Microsoft Ordered to Hand Over Data to the U.S. Government
In April, Microsoft tried to quash a search warrant from law enforcement agents in the United States (U.S.) that asked the technology company to produce the contents of one of its customer’s emails stored on a server located in Dublin, Ireland. The magistrate court denied Microsoft’s challenge, and Microsoft appealed. On July 31st, the software giant presented its case in the Southern District of New York where it was dealt another loss.
U.S. District Judge Loretta Preska, after two hours of oral argument, affirmed the magistrate court’s decision and ordered Microsoft to hand over the user data stored in Ireland in accordance with the original warrant. Microsoft argued that the warrant exceeded U.S. jurisdictional reach. However, the court explained that the decision turned on section 442(1)(a) of Restatement (Third) of Foreign Relations. The provision says that a court can permit a U.S. agency “to order a person subject to its jurisdiction to produce documents, objects or other information relevant to an action or investigation, even if the information or the person in possession of the information is outside the United States.” Because Microsoft is located in the U.S. , the information it controlled abroad could be subject to domestic jurisdiction.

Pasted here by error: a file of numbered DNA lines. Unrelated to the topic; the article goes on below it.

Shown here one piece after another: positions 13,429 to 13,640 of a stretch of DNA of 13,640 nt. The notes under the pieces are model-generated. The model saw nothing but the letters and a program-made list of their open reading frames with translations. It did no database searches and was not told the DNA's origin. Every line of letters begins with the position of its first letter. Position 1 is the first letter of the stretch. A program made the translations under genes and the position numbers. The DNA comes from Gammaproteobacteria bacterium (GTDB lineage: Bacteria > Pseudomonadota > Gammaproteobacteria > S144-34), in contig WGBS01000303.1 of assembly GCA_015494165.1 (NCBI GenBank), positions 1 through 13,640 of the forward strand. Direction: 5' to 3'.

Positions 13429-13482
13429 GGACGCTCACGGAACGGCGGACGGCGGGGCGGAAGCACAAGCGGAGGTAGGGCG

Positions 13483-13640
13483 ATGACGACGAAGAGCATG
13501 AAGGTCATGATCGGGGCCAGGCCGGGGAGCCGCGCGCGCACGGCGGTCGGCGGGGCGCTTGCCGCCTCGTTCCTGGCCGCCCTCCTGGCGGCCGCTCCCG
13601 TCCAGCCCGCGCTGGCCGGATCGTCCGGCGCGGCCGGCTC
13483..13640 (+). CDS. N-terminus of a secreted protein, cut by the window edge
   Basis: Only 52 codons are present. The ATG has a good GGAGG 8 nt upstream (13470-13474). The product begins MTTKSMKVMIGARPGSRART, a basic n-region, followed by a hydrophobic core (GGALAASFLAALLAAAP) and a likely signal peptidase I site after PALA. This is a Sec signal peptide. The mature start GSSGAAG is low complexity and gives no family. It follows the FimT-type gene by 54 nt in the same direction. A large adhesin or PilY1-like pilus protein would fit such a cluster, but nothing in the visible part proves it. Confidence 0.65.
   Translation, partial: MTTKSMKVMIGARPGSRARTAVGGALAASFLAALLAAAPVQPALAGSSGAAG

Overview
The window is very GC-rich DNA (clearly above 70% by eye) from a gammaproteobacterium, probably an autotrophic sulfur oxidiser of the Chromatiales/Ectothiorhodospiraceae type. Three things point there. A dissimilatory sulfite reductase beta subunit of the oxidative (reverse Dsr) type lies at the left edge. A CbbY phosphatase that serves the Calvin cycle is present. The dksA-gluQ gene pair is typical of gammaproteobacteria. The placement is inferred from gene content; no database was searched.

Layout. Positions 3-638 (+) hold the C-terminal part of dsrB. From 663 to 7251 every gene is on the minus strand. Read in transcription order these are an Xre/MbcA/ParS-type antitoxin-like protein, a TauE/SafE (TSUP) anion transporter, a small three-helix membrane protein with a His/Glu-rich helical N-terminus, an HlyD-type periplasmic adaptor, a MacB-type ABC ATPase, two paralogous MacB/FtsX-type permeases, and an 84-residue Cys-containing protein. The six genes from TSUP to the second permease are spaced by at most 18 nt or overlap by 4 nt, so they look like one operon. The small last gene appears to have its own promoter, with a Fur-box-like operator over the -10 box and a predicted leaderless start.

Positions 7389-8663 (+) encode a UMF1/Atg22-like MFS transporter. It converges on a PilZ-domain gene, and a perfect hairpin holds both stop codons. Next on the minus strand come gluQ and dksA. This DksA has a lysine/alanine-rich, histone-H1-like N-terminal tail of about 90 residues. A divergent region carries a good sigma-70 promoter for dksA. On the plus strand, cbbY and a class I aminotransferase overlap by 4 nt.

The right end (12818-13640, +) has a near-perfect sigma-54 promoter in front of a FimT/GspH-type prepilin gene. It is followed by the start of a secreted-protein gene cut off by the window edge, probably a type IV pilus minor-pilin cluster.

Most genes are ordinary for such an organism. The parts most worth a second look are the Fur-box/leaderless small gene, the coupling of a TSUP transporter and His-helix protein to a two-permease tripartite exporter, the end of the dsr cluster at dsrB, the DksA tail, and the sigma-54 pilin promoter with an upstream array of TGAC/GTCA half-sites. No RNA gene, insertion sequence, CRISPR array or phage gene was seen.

Microsoft had the support of large U.S. technology companies, including Apple, AT&T and Verizon. The larger issue for these companies lies in the U.S. government’s power to seize data and content held in the cloud and stored in locations around the world. When a conflict arises between the data sharing laws of the country where the servers are located and U.S. law, it can put these companies in the difficult position to choose to follow one country’s laws over the other.
Microsoft further argued that the ramifications for international policy are substantial. The company argued that compelling production of foreign stored information was an intrusion upon Irish sovereignty. It said that the decision could be interpreted by foreign countries as a green light to make similar invasions into data stored in the U.S. However, Judge Preska dismissed these concerns as diplomatic issues that were incidental and not of the court’s immediate concern.
The order has been stayed pending appeal.